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Belle de Pontoise

Origin and History


Belle de Pontoise was raised in 1869 by M. Rémy Snr, a Parisian horticulturalist whose nurseries were at Pontoise, in what is now the township of Cergy-Pontoise, to the north-west of the city. It was first marketed in 1878 and appears to have been a seedling of the old Russian apple, Grand Alexandre, renowned for its spectacular size. 



The fruit is large and handsome. The skin is yellow with a cherry-red flush, slight russeting and small lenticels. The flesh is white, crisp and juicy.

Picking, Storing and Using

Belle de Pontoise can be eaten as a crisp dessert apple or used in cooking. It travels well (hence its original commercial popularity) and stores well. It was once used to add a sweet note to Normandy cider.

Growth, Flowering and Pollination


The tree is upright and fairly vigorous, flowering mid-season. It is self-sterile and needs a pollinator such as Allington Pippin, James Grieve or Laxton's Fortune.

Belle de Pontoise by Alan Buckingham

Belle de Pontoise is an interesting find for us. Never widely grown in England, it was not stocked by any local nurseries. It might have been grafted from a tree at nearby Burghley House or another stately home.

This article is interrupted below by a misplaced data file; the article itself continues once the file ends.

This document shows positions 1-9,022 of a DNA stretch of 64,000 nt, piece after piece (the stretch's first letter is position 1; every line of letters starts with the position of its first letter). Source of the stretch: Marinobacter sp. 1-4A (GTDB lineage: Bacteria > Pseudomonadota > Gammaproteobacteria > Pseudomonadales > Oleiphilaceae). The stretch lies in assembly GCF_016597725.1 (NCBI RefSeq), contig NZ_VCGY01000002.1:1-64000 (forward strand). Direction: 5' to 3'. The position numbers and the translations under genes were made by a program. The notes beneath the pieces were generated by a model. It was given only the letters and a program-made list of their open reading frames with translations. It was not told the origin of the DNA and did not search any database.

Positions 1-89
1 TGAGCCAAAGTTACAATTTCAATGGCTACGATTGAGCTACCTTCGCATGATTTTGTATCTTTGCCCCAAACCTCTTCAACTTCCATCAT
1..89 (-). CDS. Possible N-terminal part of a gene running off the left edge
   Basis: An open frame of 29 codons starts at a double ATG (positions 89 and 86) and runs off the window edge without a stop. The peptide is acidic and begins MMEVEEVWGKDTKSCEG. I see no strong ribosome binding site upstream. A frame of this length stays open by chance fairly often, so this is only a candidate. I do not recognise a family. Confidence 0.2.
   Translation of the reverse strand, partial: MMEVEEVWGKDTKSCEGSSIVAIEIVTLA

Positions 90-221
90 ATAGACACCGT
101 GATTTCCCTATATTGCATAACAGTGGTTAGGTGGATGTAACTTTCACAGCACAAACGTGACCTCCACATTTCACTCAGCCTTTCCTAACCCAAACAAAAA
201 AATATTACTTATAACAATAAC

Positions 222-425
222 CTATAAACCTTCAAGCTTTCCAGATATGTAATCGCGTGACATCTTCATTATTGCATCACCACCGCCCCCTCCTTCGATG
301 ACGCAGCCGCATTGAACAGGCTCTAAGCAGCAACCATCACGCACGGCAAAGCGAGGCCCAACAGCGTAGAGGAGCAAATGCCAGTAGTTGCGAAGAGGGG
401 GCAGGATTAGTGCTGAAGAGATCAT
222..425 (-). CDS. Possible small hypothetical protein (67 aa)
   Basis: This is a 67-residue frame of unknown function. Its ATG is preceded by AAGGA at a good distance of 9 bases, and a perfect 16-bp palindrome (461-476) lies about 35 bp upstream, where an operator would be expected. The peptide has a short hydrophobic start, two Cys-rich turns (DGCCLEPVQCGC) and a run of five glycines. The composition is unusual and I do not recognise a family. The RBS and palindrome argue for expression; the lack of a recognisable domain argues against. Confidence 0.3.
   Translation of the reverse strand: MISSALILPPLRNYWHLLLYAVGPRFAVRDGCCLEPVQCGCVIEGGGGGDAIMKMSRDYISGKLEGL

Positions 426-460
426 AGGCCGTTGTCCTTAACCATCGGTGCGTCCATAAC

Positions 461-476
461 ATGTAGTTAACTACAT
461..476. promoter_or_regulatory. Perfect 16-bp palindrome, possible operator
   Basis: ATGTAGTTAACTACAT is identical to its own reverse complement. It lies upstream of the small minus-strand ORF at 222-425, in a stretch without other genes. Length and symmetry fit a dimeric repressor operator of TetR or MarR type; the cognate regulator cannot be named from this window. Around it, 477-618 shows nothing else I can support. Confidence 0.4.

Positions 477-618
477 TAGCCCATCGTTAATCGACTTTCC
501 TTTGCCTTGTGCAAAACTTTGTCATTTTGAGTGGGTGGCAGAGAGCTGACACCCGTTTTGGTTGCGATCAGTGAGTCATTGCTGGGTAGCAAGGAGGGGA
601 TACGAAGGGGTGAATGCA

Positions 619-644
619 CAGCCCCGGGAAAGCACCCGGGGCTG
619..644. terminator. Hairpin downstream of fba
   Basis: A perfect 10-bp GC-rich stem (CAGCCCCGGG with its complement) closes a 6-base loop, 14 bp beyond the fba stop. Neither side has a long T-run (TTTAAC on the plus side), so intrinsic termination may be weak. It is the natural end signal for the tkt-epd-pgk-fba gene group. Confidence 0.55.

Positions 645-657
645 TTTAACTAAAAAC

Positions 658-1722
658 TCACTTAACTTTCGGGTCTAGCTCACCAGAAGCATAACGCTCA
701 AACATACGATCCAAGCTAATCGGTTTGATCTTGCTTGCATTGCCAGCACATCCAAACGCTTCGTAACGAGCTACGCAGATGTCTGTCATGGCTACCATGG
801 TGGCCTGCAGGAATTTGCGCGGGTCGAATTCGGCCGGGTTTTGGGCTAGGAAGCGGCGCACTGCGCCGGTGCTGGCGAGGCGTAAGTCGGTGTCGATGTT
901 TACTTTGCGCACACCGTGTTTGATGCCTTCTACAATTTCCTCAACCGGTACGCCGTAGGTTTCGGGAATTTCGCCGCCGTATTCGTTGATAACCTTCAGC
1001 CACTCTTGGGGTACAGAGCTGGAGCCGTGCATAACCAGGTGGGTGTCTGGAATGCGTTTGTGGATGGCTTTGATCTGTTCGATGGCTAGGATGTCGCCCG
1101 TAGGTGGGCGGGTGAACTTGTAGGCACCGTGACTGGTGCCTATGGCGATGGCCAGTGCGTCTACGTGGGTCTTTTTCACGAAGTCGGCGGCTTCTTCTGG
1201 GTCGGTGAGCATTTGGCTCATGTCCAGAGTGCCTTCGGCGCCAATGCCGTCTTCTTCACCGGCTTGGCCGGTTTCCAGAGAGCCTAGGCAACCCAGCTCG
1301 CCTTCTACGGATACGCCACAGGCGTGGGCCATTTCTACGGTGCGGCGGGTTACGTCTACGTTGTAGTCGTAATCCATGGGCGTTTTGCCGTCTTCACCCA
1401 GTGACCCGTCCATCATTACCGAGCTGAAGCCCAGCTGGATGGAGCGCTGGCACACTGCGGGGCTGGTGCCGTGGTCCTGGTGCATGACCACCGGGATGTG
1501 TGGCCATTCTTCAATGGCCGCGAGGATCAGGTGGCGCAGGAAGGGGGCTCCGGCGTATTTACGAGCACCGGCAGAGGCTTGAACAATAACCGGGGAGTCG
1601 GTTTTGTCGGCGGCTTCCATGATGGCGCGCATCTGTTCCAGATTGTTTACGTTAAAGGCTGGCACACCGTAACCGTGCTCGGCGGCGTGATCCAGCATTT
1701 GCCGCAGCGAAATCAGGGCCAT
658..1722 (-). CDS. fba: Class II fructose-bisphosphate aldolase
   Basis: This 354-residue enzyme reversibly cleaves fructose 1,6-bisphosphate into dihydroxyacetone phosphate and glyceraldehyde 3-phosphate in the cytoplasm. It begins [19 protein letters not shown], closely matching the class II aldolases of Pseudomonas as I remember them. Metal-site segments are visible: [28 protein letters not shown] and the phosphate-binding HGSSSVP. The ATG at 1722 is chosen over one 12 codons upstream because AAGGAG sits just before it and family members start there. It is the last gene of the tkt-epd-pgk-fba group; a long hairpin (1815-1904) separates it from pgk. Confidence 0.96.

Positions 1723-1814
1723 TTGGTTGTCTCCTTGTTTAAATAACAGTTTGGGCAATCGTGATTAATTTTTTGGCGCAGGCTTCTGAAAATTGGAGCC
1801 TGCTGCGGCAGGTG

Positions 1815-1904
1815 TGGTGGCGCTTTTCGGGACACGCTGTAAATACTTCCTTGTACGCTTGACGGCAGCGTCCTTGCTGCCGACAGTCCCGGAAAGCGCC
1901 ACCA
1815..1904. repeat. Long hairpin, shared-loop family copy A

In 1872 Camille Pissarro made several paintings of the apple trees of Pontoise .

Belle de Pontoise painting by Camille Pissarro

After living abroad for most of his life, Pissarro settled with his wife, Julie, and their growing family at Osny, near what was then the village of Pontoise on the outskirts of Paris. Pissarro had a keen interest in the local landscape and many of his paintings depict villagers' gardens. He almost certainly knew M. Rémy and his nursery. 

'Its name resembles that of a rose'

On 25 October 2013 Le Parisien published an article entitled 'La Belle de Pontoise Endormie', explaining that Pontoise and its surroundings once supplied the whole of Paris with fresh produce and describing how the township replanted 200 of the now rare variety to celebrate the millennium. '"We sometimes find old specimens in gardens," says local pomologist, Sylvain Drocourt. “Perhaps its charming name is what’s kept it in our collective memory.”' © Le Parisien 25 October 2013

Copyright © Karen Meadows 2018

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